As you descend the gap approaching the meandering valley bottom, past Santa Land and the Ruda-coaster, the road winds and twists in a narrow cove on its way down to Cherokee. In 1950, Santa Land was not there. There was little to Cherokee and less to Gatlinburg on the other side of the big mountains. There were souvenir shops, gas stations, and "cabins"--not many places yet were calling themselves motels. And in Cherokee and Gatlinburg were many small shops with shed extensions and chicken wire sides under which were displayed hundreds of pink and tan dishes, cups, and saucers. The Soco Gap then was still almost wilderness. There were no houses on the upper side. I remember tall trees, deep shade, and flashes of white on the rocks in the stream that chased the road curve for curve. I can hear Momma's voice, "It won't be long now. We'll see some Indians real soon." I could feel my heart drumming in my ears. Nothing I had ever seen or done before had excited me this much. Real mountains. Mountains so high I had to scrunch down in the seat and lean my head back to be able to see beyond the roof of the car to their tops. And real Indians.

Real Indians. Here in North Carolona. Not Texas or Arizona, but only one state away from home. In those days, real Virginia Indians like the Pamunkey, Chickahominy, and the Mattaponi were invisible; I had never heard of nor seen one of them yet. The turns were short and the '49 Ford swayed us to and fro. Ahead on the right, only the slightest change in the density of the shade suggested a clearing. The curve was tight, then the road straightened for a few dozen yards. Momma saw them first. Real Indians. "Look, Jerry," she said as if she were keeping a great promise or giving me a present, "there are some real Indians."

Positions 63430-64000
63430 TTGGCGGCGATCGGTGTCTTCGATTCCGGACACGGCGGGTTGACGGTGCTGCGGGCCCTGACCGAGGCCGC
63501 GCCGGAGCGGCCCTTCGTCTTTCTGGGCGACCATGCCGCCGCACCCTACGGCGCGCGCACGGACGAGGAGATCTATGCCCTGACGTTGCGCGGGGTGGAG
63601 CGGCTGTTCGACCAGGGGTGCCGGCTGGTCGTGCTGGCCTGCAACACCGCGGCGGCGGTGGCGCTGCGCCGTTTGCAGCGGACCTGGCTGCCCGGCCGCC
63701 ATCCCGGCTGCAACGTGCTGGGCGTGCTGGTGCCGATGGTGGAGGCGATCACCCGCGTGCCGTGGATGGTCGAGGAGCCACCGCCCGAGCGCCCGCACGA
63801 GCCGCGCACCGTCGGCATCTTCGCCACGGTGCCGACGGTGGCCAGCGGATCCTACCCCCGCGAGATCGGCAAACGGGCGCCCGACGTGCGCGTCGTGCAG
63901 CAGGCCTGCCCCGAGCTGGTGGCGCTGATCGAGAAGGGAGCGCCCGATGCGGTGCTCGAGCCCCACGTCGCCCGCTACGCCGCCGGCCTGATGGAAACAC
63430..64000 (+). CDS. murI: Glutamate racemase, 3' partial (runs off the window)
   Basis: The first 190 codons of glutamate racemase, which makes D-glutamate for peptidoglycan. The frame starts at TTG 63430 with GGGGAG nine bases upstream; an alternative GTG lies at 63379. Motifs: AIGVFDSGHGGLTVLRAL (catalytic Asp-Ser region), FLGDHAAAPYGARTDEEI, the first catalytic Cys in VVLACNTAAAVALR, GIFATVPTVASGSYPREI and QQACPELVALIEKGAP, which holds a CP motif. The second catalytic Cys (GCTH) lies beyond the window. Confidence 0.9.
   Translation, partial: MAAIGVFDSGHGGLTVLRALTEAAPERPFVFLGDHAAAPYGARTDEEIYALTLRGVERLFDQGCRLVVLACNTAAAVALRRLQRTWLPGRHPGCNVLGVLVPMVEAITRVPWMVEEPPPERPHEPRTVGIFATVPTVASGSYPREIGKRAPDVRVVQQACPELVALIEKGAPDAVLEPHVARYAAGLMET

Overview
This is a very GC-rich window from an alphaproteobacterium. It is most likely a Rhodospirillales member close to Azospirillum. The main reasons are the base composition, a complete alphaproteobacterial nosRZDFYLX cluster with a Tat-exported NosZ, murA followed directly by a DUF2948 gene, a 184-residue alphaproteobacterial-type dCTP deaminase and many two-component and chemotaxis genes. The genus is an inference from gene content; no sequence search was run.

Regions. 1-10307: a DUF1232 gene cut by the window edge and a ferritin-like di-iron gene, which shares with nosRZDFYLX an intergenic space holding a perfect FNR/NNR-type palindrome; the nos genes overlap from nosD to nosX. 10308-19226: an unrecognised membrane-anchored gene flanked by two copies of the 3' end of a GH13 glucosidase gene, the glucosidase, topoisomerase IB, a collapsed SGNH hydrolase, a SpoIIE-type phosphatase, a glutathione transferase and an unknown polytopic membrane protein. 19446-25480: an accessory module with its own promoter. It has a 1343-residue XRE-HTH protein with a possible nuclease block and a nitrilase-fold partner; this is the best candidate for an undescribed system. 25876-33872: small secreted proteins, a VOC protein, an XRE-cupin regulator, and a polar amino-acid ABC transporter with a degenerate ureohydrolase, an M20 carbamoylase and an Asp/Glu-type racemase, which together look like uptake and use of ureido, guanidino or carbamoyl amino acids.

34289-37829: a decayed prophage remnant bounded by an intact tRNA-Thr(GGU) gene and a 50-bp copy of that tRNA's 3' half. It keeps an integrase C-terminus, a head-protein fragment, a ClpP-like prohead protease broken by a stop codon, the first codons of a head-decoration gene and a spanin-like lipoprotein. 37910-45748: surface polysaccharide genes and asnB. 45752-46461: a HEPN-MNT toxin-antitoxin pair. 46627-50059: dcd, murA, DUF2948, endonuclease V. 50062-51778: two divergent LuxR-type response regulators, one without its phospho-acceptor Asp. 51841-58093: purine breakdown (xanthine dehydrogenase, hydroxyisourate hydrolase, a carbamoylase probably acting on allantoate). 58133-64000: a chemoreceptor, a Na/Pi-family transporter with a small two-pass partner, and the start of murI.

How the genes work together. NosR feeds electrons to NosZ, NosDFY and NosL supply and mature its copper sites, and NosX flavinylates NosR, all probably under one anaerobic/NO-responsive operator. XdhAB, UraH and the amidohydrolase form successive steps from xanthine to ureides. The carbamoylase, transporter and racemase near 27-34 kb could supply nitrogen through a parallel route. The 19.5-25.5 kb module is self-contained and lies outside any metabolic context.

Indians, the clearing, the cabin--separate images, one image--fusing in my mind in an instant. Overlaying, obliterating by the power of visual presence, by sheer present actuality, all previous images. I saw them--in an unwavering instant frozen in a snapshot frame for forty years in my mind's eye. I saw them, three Indians: a boy, younger brother, sister--standing by the side of the road. They looked toward us, unmoving in the instant that we passed. No horses or spears, no muscular painted bodies, no eyes squinted against the sun on a long ridge of the plains. Three children, a cabin, and a yard. They looked exactly like hillbillies with coal black hair. The cabin porch was falling down, there was trash in the yard. They wore clothes! How could they be wearing clothes--overalls, T-shirt, a dress? Dirty, torn clothes. Barefoot. Immediately the shade along the road deepened again. The curve bent left and tilted my face deeper into the corner. I spoke instantly, in reaction before I thought, before feeling overwhelmed the cups of my eyes. I couldn't understand how she could have made such a mistake. "Momma," I said, "those are not Indians. They are just poor people." I don't remember saying another word.

The boy was taller than the other two, about my height, probably ten or eleven, my age. He was the first Indian I ever saw.

Copyright 1992, 1993 Gerald L. Smith, Sewanee, Tennessee